Reminds me of the time years ago when I was punishing my teenage son for something. I was going to make him pull weeds as punishment. When he came in from the chore and I went to look at it, I saw that he had pulled up some gorgeous red ground cover that I had there. The bed was still full of lots of weeds, but my plant was dead. It took me a long time to get over that one too.

Hope that your wedding day will be blessed.

Ruby

Tammy

Tammy
Barto, PA
(Zone 6b)

May 17, 2006
12:43 AM

Post #2287138

I love this thread! My DH husband does the string trimming - I had to put up a blockade
of logs to stop him from whacking my ferns. He "helped" me with mulching a few years
ago by dumping 4" of shredded bark on my primula seedlngs.

Tam
bluesjuls
Harrisonburg, VA

May 17, 2006
2:44 PM

Post #2288986

Unbelievable!!!! OK, after all that, yesterday he's mowing the lawn and comes within and inch of taking out the shade garden. Luckily the wild ginger didn't get chopped off...after yelling for about 10 minutes, I've decided to relace the white markers, one of which got shredded by the lawnmower, with an adjustable barrier at least for now.

I hate those lame barriers but what else can I do? I don't want to permantly enclose the area because it's supossed to look like a naturalized woodland garden...at least I can yank the barriers out before the wedding...

Tammy

Tammy
Barto, PA
(Zone 6b)

May 18, 2006
12:25 AM

Post #2290598

You might try my trick - put up a barrier of old logs? That would be
in keeping with the naturalized woodland.

Tam
centralva
Richmond, VA

May 19, 2006
4:27 PM

Post #2296284

You may want to try bricking in your flower beds.Try to use the older looking varieties of brick.It will look more natural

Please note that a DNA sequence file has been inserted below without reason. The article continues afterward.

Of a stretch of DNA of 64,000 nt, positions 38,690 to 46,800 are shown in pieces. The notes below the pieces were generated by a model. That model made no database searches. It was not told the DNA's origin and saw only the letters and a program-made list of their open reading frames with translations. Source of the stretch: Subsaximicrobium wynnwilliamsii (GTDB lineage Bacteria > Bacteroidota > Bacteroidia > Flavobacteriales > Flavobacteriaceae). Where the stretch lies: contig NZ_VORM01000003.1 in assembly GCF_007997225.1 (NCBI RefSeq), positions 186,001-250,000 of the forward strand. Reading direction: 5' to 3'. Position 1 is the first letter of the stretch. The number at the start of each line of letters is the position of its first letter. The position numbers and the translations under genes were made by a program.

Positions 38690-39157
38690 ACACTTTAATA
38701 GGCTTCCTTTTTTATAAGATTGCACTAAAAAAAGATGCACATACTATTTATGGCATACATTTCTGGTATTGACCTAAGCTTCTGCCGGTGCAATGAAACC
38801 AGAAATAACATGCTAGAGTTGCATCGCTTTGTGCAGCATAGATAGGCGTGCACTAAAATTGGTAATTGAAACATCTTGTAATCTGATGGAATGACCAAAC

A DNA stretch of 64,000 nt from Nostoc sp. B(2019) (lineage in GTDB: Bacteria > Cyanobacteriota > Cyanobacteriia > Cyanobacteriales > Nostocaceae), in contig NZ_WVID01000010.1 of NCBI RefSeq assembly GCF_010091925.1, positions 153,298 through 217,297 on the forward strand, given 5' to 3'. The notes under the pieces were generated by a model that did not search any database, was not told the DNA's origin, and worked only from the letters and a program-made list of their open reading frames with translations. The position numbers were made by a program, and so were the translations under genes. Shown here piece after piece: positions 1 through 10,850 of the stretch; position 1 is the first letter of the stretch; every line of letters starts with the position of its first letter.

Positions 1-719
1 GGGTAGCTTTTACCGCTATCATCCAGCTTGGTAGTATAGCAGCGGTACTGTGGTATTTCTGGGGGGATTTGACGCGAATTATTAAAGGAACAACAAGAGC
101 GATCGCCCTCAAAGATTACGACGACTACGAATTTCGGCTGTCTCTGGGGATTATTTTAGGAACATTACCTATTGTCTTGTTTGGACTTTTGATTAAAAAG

and less landscaped that way.Ive learned that this trick helps to prevent extreme damage from anyone going on a
pruning spree.Men arent as visually gifted
in the landscaping dept as women.[generally speaking that is].Neither in color or dimension.Because brick stands out, they are more likely to see it.Making them much less likely, to mow over the flower bed or prune the trees in between.
As for repairing the damage, between the
lilac trees, you might want to try planting
something there temporarily.Preferably a shrub.That will take up more space and look like something, that was planned for the space.After the wedding ,you could then transplant it to a different location or
give/sell to a neighbor[if you dont have some place to put it]

You cannot post until you register, login and subscribe.


Other Mid-Atlantic Gardening Threads you might be interested in:

SubjectThread StarterRepliesLast Post
Welcome to the Mid-Atlantic Gardening forum Terry 51 Jan 6, 2009 12:54 AM
Happy Hollow trip in MD who's in??? magoobu 48 Apr 26, 2007 12:41 PM
rocks??? nikki_conway 68 Jan 18, 2011 6:26 PM
Liriope - evergreen here? pennefeather 18 Aug 2, 2010 6:18 AM
Pineapple sage recipe to share. ladygardener1 18 Nov 5, 2010 4:03 AM


We recommend Firefox
Overwhelmed? There's a lot to see here. Try starting at our homepage.

[ Home | About | Advertise | Media Kit | Mission | Featured Companies | Submit an Article | Terms of Use | Tour | Rules | Privacy Policy | Contact Us ]

Back to the top

Copyright © 2000-2014 Dave's Garden, an Internet Brands company. All Rights Reserved.
 

Hope for America